A Short Analysis of Philip Larkin’s ‘Sad Steps’
A summary of a classic Larkin poem about ageing
‘Sad Steps’ was completed by Philip Larkin in April 1968, and was published in his final volume of poetry, High Windows (1974). Larkin was in his mid-forties when he wrote ‘Sad Steps’, and the poem analyses and explores the poet’s awareness of middle age, and the loss of his youth. You can read ‘Sad Steps’ here.
The title of Larkin’s poem is an allusion to another English poem by Sir Philip Sidney (1554-86), namely sonnet 31 from Sidney’s sixteenth-century sonnet sequence, Astrophil and Stella. Sidney’s poem begins with the line, ‘With how sad steps, O moon, thou climb’st the skies’. The opening line of Larkin’s poem, in turn, adds a different meaning to this title: for Sidney, the moon seemed to be taking ‘sad steps’ across the night sky, but for Larkin, his ‘sad steps’, at least at first, seem to be altogether more everyday and down-to-earth, namely the steps he takes back to bed ‘after a piss’. The crudeness of this word, coming at the end of the line as it does, completely disabuses us of any straightforward poetical songs to the beauty of the moon, or the way it reflects the poet’s lovelorn heartache. This is something John Carey has identified as part of Philip Larkin’s wider poetic strategy, what Carey calls ‘the two Larkins’: the first, who tends to open the poem, is bluntly spoken, demotic in his language, even slightly adolescent; the second Larkin, who takes over the ‘voice’ of the poem as it develops, is more thoughtful and philosophical. Compare, here, ‘This Be The Verse’ or ‘High Windows’, also from Larkin’s later career.
‘Sad Steps’, in summary, sees Larkin being struck by the moon in the night sky, something that poets have been drawn to as a poetic topic for centuries. But Larkin rejects the age-old responses to the moon (‘Lozenge of love!’ or ‘Medallion of art!’, to say nothing of the link between full moons and werewolves hinted at in ‘wolves of memory’, suggesting man’s primeval connection to the moon), highlighting them in exaggerated terms, using exclamation marks to suggest they have lost their sincerity and now seem excessively romantic and out of touch with people’s true attitudes to the moon as symbol. In a typical Larkinesque ‘turn’ at the end of line 12, with a characteristically brusque ‘No’, Larkin replaces these high-romantic visions of the moon’s significance with a more grounded and realistic response: he ‘shivers slightly’ looking up at the moon, because the cold greyness of the moon is a reminder, for him, of his lost youth, and the fact that he will never be young again – though for others, who still have their youth, these things are ‘undiminished’.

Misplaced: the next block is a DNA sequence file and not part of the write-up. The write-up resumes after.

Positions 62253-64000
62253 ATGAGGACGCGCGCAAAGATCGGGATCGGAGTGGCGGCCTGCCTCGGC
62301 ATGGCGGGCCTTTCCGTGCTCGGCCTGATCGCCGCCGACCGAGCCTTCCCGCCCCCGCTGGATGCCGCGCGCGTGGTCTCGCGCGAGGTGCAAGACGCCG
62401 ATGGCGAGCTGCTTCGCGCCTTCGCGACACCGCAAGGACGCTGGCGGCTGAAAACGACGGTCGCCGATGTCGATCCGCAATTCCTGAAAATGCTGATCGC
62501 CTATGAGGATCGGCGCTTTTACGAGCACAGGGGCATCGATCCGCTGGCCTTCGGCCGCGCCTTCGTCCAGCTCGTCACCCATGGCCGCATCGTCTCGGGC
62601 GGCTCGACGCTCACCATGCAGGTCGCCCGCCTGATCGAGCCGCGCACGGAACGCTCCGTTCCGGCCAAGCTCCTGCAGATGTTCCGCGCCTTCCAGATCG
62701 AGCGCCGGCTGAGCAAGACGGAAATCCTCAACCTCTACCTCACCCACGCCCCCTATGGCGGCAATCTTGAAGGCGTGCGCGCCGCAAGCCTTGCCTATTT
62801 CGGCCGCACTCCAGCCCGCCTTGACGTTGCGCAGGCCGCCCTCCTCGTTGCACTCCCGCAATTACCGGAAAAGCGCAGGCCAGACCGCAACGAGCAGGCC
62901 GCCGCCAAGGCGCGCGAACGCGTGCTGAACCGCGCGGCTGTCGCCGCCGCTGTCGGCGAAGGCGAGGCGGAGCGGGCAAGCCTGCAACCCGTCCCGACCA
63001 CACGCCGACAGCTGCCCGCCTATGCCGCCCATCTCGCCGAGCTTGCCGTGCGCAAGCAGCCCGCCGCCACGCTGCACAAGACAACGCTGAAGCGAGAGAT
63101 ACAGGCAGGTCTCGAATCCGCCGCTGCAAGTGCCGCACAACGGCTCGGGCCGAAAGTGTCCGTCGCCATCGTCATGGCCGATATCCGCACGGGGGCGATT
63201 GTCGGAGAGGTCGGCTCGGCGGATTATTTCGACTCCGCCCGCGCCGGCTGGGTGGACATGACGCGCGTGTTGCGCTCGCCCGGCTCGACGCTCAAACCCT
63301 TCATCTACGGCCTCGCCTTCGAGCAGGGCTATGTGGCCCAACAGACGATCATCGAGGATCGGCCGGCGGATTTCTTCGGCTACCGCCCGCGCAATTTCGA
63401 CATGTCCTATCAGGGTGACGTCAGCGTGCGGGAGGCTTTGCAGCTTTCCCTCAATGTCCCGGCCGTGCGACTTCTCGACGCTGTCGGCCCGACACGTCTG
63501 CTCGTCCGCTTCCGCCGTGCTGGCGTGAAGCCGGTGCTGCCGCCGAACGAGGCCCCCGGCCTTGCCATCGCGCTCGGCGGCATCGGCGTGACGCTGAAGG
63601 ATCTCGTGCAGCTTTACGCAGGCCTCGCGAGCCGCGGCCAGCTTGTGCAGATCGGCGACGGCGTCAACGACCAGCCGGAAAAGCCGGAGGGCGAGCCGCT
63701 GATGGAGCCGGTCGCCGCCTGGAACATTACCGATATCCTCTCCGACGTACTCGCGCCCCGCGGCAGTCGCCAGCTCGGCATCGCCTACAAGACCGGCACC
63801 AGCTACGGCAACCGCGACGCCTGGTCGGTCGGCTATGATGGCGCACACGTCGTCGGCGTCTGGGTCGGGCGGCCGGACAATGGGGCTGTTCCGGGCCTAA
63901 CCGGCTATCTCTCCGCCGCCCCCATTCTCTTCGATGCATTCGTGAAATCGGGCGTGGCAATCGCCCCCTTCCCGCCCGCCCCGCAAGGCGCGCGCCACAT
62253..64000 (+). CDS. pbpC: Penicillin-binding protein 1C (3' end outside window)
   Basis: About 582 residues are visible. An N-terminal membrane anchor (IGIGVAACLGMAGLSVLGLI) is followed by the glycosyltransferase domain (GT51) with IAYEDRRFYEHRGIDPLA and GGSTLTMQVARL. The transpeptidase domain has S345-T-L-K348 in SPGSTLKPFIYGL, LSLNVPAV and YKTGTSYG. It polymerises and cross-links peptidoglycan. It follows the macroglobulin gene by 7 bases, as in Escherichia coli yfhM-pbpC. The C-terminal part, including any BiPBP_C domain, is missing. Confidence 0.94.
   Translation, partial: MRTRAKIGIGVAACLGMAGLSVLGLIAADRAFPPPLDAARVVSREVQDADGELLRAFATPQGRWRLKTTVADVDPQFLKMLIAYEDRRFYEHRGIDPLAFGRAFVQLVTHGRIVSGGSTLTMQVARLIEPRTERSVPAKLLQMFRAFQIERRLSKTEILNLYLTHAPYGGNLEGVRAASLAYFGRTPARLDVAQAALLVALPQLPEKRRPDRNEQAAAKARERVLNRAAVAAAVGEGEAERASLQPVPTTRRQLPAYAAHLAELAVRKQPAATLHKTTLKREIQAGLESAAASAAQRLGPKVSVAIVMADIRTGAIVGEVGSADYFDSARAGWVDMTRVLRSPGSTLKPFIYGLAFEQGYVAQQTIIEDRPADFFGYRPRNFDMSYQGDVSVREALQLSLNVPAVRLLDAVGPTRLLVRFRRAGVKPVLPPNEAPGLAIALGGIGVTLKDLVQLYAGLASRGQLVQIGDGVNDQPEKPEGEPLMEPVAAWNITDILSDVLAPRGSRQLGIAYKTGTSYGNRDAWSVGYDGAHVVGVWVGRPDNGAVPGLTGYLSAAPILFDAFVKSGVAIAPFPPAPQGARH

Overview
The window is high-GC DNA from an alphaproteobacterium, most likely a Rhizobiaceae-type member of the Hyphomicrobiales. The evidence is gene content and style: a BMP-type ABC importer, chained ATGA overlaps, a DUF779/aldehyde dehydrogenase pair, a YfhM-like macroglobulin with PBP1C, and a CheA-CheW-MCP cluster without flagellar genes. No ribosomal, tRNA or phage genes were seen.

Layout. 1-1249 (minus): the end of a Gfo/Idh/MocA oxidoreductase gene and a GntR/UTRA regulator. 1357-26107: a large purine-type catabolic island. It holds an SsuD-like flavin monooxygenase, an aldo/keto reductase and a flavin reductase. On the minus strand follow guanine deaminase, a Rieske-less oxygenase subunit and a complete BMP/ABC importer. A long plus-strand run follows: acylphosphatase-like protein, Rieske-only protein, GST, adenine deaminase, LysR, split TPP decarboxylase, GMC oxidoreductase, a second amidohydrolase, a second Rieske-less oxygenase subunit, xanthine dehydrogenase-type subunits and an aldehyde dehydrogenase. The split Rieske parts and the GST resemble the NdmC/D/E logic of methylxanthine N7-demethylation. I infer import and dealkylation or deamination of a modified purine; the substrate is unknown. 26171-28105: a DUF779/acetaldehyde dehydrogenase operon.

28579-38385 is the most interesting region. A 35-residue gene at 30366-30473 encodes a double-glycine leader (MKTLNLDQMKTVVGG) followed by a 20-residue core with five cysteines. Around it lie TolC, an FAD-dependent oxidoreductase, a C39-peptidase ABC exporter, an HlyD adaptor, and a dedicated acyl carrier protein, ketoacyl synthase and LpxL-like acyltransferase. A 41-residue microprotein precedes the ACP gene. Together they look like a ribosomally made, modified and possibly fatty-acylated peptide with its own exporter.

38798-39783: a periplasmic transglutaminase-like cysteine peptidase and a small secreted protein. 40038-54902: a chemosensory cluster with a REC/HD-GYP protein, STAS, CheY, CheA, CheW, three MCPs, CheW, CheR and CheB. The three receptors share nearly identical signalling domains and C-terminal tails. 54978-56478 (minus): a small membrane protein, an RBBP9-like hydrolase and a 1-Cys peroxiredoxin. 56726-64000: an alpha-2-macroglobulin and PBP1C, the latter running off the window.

Why does the moon prompt these thoughts? The clue, or at least part of it, lies in the allusion to Sidney’s poem encoded in that title, ‘Sad Steps’. The sonnet sequence from which Sidney’s poem comes, Astrophil and Stella, is all about the poet’s pain and heartbreak that stems from being in love with a woman he can’t have. (The sequence, which was the first substantial sonnet sequence written in English, dramatizes Sidney’s frustration and feelings of unrequited love for Penelope Rich, the woman he had been offered in marriage, whom he had turned down – only to discover, once she had married someone else, that he actually loved her.) Sidney’s poem thus connects the moon with what Larkin describes as ‘the strength and pain / Of being young’: namely, the trials and tribulations of being in the first throes of (unrequited) love. Larkin’s poem is not written from this youthful perspective, but from an older, middle-aged one, and the moon’s pallor only reminds Larkin that, for him, those strongly-felt emotions of youth have faded and become washed out, and love is no longer felt with the same sharpness or keenness.
‘Sad Steps’ sums up Larkin’s ability to analyse his own feelings in a plain-speaking manner, whilst also employing highly poetic language and a sophisticated rhyme scheme to do so.
Image: Evening Scene with Full Moon and Persons by Abraham Pether, 1801; via Wikimedia Commons.